Friday, February 19, 2016

“Could I host an op session?”

This question is one that has come to me from time to time, from people who know that I have both hosted such sessions, and participated in a lot of them hosted by others. The first question I ask such a questioner is usually “What kind of layout do you have?” Obviously some kinds of layouts would be tougher to present for operation than others.
     But to start, a layout does not have to be large. It primarily has to offer multiple operating possibilities. So that one-time classic design, in which trains run “round ’n’ round” and cleverly are always popping out of tunnels where you least expect them, is really most suitable for the enjoyment of a single operator, who back in the day sat at a massive control panel and ran the entire show. It might be hard to construct an operating session on that kind of track plan. Likewise, a shelf layout or a ping-pong table layout might offer limited scope for a session, though it depends on the track plan.
     But those who ask the question of my title usually already know that much, and already hope they may have a “good enough” layout. My follow-up question usually is about reliability. If you have guests trying to do complex switching moves, or run a local train dodging among a line-up of mainline trains in a busy schedule, the occurrence of derailments, shorts, or electrical dead sections is really disappointing. So I would emphasize that derailment gremlins must be found and eliminated, and likewise electrical faults, especially shorts, have to be thoroughly exorcised. A visiting operator expects to operate, not troubleshoot your layout as a kind of beta tester.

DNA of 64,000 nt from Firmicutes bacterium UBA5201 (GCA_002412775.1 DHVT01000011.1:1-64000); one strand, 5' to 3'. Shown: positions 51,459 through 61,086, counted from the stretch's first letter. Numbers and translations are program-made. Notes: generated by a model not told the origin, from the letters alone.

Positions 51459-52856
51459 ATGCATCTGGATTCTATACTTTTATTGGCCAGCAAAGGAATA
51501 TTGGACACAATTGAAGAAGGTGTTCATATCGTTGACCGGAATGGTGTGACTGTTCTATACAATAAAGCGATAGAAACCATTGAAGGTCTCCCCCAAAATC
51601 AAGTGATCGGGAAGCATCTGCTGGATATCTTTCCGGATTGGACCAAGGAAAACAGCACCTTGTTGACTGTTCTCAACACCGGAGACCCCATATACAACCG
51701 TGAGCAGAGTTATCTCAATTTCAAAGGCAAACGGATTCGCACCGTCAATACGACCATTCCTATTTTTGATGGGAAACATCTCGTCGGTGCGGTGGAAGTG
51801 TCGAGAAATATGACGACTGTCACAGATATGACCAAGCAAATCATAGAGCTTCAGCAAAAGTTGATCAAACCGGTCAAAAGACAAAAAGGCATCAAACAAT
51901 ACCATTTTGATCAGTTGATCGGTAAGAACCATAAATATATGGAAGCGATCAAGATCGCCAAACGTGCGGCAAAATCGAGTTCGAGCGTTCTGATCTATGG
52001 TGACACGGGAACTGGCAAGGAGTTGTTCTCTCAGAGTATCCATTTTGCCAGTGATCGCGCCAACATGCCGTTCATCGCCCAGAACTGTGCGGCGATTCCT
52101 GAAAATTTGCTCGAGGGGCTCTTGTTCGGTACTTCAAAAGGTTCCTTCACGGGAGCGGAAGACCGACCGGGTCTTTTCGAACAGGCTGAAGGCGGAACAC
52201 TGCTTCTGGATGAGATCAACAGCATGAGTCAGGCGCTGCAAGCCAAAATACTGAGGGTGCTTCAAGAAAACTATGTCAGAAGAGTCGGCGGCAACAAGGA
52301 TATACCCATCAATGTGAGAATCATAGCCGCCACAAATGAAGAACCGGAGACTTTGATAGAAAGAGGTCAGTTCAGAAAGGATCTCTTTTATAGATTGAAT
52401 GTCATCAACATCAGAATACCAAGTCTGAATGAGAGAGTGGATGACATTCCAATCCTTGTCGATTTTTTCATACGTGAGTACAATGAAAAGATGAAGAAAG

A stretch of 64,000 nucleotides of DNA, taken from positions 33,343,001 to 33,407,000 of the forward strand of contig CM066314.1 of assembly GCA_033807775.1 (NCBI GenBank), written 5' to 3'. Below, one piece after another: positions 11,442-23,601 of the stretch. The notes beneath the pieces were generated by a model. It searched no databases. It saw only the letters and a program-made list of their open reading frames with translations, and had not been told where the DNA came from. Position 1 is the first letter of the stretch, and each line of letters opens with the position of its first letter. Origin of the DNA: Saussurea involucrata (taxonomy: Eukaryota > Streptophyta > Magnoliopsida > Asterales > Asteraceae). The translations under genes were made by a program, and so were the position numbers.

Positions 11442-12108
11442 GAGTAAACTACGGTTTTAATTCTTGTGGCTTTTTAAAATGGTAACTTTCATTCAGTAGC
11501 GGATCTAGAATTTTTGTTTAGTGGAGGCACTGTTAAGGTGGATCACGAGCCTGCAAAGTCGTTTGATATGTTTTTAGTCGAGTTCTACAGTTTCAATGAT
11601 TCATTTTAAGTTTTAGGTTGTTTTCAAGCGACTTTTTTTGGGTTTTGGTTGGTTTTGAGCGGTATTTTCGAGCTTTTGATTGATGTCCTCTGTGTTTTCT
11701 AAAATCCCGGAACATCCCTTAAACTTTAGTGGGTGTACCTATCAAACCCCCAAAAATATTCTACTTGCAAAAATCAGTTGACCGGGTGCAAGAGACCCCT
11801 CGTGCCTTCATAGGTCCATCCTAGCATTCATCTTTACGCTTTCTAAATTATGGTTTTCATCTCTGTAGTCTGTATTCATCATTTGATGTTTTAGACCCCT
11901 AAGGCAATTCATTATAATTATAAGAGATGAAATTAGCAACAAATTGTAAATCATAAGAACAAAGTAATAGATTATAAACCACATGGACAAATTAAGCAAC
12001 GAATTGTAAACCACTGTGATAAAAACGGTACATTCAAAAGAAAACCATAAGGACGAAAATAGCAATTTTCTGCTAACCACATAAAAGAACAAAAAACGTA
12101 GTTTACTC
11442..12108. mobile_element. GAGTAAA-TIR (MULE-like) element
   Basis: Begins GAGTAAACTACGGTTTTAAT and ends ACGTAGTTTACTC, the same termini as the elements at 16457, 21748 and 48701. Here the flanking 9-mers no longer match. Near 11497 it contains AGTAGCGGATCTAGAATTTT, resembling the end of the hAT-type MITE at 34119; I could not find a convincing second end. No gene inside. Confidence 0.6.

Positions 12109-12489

Of course, there is the well-known and often demonstrated adage, that there are always faults which show up in the presence of visitors but not otherwise. This of course is partly true because your visitors may operate a little differently than you do, and also they are running more intensively than you are probably used to doing. But you have to note every fault and fix it before the next session. I once operated on a layout which was very much still under construction, all plywood, zero scenery or structures, and though the trackwork wasn’t bad, we did find a number of problem areas. The layout owner knew that was coming, and circulated among us with a pencil and pad of paper in hand, writing down every problem and its location. That’s the attitude you need to have.
     Another point to consider is aisle width. If your aisles are narrow, as is often true, it may be hard for all the needed crews to work. Here is an illustration, in the form of a photo at Ed Merrin’s layout, showing me at right, former SP dispatcher Rick Kang at center, and layout owner Ed Merrin at left, during an operating session on Ed’s fine Northwestern Pacific layout. Rick is asking Ed for clarification on switching procedures at Petaluma, which he is working. As this photo shows, several people may be pretty busy with different tasks, and space may be tight. The operating system you devise has to take space into account, so everyone can do their work.